- #1

kasraa

- 16

- 0

I want to compute mean square error (MSE) for a problem but I'm not sure if I'm doing it right.

Suppose that I want to estimate a variable (e.g. the position of an object) like x. The estimation process depends on the realizations of some specific random variables (i.e. Gaussian noises). In order to get accurate results, I know that I have to perform the estimation process N times with different seeds (i.e. different realizations of noises), right?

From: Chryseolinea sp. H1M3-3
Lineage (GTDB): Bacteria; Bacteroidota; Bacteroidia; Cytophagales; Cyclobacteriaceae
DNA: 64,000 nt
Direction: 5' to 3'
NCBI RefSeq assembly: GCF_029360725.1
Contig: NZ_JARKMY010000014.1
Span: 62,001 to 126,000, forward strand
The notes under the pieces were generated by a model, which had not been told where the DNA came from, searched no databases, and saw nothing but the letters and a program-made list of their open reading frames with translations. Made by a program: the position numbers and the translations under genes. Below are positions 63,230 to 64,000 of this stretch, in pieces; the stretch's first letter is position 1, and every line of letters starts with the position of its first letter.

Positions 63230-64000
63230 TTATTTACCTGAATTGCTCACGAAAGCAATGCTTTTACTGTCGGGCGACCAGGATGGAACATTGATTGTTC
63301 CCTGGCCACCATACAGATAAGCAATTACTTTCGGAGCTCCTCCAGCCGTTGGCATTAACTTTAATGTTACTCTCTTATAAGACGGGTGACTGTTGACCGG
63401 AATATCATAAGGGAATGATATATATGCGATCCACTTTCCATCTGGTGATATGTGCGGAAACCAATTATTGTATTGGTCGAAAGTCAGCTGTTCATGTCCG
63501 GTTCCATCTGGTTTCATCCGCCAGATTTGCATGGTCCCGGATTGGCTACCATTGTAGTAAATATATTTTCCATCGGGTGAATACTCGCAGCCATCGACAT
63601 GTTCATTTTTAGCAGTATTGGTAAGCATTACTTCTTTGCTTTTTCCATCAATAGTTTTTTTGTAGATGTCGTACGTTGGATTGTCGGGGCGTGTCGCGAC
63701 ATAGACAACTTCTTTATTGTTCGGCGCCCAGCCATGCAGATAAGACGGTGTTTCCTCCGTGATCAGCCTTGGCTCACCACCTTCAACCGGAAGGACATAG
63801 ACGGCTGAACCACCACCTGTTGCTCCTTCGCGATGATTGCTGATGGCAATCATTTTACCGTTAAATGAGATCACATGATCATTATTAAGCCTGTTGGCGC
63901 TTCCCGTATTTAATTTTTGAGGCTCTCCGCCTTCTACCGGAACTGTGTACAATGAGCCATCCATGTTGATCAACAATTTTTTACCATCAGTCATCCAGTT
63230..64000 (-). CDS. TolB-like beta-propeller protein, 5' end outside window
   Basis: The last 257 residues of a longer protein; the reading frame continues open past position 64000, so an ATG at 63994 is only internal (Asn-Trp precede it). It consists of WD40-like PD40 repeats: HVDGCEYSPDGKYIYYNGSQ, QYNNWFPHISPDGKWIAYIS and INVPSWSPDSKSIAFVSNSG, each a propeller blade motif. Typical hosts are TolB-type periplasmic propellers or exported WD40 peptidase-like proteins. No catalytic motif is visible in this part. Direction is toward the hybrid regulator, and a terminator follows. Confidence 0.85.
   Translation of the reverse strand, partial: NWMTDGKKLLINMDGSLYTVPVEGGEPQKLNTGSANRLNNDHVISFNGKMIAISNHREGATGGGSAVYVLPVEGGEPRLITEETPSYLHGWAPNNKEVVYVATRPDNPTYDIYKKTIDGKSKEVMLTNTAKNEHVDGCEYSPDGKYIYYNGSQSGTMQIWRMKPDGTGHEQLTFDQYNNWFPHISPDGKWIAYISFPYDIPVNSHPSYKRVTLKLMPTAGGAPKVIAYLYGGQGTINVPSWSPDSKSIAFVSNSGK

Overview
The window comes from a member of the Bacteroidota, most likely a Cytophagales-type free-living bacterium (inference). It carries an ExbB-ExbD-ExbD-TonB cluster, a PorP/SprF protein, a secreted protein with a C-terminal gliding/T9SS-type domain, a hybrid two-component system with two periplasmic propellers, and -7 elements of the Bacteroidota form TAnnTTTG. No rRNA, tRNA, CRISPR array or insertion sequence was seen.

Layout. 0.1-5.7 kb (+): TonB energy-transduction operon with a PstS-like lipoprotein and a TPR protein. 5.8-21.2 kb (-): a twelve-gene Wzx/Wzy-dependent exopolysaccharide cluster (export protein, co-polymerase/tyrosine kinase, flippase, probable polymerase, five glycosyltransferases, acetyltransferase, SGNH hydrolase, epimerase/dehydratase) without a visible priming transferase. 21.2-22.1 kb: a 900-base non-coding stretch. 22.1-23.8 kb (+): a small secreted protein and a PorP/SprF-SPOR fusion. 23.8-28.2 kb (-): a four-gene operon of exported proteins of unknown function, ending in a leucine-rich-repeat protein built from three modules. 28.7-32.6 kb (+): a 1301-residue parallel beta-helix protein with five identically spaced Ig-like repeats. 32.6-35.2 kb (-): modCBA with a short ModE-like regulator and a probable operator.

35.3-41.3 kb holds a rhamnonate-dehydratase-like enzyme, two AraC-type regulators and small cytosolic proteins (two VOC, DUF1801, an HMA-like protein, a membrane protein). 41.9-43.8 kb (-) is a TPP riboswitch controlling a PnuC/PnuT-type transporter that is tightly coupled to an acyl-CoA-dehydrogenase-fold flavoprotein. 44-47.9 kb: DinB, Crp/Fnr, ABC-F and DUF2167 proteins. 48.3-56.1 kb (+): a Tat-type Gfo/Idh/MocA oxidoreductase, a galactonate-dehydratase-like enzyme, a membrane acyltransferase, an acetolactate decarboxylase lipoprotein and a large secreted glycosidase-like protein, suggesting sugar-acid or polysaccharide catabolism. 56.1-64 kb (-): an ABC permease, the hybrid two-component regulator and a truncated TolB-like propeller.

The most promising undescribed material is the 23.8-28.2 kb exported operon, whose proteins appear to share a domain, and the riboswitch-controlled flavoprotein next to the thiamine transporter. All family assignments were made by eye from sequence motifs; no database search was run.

Lets show the output (the estimated position) of the i'th trial with x_i.

So I have x_1,...,x_N. Assume that we have access to the true value of x which is showed by x_(true).

How should I compute the MSE?

(1) [tex]\frac{1}{N} \sum_{i=1}^{N} (x_{true} - x_i)^2[/tex]

or

(2) [tex](x_{true} - (\frac{1}{N} \sum_{i=1}^{N} x_i))^2[/tex]

Many thanks.